Fig. 10.

Pointwise regression coefficients of anomalous monthly precipitation on SST from (a) the coupled GFDL-FLOR simulation and (b) the linear model simulation. Contours show the climatological SST from the coupled GFDL-FLOR simulation with the same contour style as Fig. 1.

8. Implications and discussion

The climate is a fundamentally coupled system and requires coupled models to fully simulate its variability. On the other hand, the success of simulating a fully coupled system relies on understanding the oceanic forced climate response and the intrinsic atmospheric feedback, which are difficult to disentangle from coupled systems. Although the atmosphere-only simulations have been long criticized for their lack of two-way coupling, we have shown that their decoupled behavior can actually be used as a unique strength to study oceanic and atmospheric forcing in isolation. By incorporating the atmosphere-only simulations into a linear model, we have created a simple yet effective framework to dissect the complex nature of coupled air–sea relationships. The success of the linear framework demonstrates that the atmosphere-only simulations are useful tools for understanding precipitation sensitivity to SST variability.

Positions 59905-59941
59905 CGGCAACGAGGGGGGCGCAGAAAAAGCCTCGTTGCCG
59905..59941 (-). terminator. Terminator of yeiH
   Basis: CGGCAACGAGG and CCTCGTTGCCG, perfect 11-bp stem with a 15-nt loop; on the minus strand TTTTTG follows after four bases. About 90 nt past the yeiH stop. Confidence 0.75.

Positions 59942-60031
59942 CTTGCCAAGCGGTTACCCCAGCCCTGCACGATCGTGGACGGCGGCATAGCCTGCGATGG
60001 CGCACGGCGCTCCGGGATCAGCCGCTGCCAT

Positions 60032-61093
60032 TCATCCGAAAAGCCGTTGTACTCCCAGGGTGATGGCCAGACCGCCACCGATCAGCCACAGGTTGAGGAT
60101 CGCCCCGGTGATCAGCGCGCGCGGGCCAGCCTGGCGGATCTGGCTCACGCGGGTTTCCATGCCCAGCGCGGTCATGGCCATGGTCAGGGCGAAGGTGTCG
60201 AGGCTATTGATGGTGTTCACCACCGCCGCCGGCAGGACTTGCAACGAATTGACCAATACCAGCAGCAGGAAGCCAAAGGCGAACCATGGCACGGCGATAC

State-of-the-art climate models are generally able to reproduce the basic structure of the observed air–sea relationship, but they exhibit substantial spread and biases on the spatial details (cf. Figs. 1l and 1a). These biases need to be understood not only to achieve better simulations of tropical climate variability, but also to improve short-term climate predictions (Wang et al. 2005). Highly simplified linear models have proven useful for understanding the basic nature of tropical air–sea interaction (Waliser and Graham 1993; Sobel and Gildor 2003; Wu et al. 2006), but the lack of realistic parameters makes them inadequate for quantitative analysis. By incorporating the linear model with atmosphere-only simulations, the simple framework that is demonstrated here can potentially be an effective tool to diagnose the processes and sources of climate model biases relating to coupled air–sea relationships. In this regard, the framework adopted here may be a first step toward the development of process-oriented diagnostics that hone in on the mechanisms responsible for variations in the SST–precipitation relationships within climate models.